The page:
Stone the cows


After listening to Radio 4’s day of gripping readings from the King James Bible on Sunday, I feel like taking a potshot at one of today’s sacred cows: plain English.

Here’s the essayist Joseph Addison, writing three hundred years ago in the Spectator about a visit to the Royal Exchange: “This grand Scene of Business gives me an infinite Variety of solid and substantial Entertainments. As I am a great Lover of Mankind, my Heart naturally overflows with Pleasure at the sight of a prosperous and happy Multitude, insomuch that at many publick Solemnities I canot forbear expressing my Joy with Tears that have stoln down my Cheeks.”

This is a vivid description, conjuring up place, atmosphere and the writer’s emotions. And all those capital letters – did you notice how they give every noun a starring role, and provide visual signposting for easier reading?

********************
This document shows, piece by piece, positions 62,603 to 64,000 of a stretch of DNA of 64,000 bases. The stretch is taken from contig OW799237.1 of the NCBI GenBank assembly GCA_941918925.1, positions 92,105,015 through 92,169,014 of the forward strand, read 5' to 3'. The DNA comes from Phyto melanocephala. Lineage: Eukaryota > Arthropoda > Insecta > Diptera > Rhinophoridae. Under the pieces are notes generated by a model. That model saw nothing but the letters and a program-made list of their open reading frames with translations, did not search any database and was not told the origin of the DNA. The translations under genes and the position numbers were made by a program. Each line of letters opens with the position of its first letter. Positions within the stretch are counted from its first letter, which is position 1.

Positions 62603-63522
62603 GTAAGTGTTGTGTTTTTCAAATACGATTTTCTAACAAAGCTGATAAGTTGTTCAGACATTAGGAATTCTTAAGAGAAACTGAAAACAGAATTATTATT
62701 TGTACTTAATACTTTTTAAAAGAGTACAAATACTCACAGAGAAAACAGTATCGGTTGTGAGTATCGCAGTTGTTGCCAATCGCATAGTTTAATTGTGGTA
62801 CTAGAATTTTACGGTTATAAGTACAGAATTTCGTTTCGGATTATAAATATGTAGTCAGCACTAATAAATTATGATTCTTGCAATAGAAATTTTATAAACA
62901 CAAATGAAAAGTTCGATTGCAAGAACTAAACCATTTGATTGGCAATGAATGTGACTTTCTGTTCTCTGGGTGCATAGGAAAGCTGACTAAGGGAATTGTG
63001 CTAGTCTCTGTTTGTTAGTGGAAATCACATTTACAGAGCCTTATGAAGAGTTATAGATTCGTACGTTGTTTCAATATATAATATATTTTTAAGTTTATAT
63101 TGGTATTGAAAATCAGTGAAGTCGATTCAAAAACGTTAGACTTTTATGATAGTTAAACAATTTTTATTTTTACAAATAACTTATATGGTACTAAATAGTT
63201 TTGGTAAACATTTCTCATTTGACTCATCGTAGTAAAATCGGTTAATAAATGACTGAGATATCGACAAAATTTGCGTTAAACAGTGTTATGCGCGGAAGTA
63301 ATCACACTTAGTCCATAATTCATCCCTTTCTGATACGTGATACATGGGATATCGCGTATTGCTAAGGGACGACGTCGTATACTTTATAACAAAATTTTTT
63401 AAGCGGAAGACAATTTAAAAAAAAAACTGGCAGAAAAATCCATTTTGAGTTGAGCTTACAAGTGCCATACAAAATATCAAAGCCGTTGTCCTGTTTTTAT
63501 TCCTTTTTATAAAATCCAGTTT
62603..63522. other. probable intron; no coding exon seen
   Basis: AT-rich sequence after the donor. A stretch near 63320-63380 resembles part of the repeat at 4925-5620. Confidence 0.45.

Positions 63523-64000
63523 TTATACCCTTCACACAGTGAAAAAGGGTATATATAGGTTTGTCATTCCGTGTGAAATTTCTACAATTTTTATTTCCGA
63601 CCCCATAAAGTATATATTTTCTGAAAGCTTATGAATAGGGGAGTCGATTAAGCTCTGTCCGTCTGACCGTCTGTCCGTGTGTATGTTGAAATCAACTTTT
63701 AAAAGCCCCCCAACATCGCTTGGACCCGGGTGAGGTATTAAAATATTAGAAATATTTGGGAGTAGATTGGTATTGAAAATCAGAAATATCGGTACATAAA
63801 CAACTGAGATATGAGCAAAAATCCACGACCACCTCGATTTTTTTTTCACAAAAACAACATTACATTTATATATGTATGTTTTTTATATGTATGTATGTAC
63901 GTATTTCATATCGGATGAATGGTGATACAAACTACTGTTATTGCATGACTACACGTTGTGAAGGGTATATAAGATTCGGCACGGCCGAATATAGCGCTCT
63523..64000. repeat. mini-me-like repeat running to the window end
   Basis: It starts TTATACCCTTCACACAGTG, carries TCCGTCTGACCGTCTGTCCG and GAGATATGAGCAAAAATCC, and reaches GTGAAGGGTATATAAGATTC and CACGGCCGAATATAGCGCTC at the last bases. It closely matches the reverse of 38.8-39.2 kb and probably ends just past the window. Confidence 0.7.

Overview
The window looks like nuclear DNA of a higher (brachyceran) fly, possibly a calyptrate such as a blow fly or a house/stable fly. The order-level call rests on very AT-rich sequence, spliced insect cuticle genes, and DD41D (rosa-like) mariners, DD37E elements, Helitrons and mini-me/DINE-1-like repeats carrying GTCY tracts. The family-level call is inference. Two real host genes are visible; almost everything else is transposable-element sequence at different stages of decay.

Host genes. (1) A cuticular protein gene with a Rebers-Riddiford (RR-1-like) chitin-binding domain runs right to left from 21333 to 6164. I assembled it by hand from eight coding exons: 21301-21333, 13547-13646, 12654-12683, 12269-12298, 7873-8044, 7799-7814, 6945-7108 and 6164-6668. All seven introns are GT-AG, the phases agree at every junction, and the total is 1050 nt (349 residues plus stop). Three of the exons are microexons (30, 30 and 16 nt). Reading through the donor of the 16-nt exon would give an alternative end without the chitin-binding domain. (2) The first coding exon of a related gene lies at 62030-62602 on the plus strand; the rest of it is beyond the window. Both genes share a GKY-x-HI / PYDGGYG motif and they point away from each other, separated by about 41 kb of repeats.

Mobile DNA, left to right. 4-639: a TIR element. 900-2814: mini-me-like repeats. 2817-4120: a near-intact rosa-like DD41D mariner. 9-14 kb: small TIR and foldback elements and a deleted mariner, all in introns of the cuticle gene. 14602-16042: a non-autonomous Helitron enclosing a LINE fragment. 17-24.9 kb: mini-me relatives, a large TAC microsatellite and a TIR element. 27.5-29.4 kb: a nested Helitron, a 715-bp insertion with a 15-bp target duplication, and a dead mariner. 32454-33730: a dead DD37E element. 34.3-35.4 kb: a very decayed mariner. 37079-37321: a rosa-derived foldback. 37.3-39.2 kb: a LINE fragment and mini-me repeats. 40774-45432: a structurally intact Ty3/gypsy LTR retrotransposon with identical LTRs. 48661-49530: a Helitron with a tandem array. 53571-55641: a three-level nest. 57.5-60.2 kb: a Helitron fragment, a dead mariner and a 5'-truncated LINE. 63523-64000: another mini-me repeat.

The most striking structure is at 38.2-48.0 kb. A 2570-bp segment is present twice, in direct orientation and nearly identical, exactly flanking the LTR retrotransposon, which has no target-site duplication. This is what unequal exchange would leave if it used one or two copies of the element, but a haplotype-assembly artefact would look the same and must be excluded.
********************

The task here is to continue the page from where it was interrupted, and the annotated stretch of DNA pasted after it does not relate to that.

But it wouldn’t get past the plain English police. Too many adjectives; lots of long Latinate words; redundant phrases; and a 43-word sentence.

Perhaps we promoters of plain English could relax a little, even in business writing. Or perhaps the great writer Addison is the exception that proves the rule.

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One Response to Stone the cows

  1. Will January 21, 2011 at 12:40 pm #

    I’ve got to say, Chris, I completely disagree with you about the capital letters. There’s basically nothing else you can do to a sentence to distract the reader more, especially as it’s hard-coded into modern readers’ brains that a capital letter means a new sentence.
    The archaic spelling is less annoying (apart from ‘canot’ which really looks like a typo) but the hyperbole really gets to me. I can’t imagine anyone bursting into tears when visiting e.g. Canary Wharf. But then I am a cynical young person and much less inclined to suspend my disbelief about such things.

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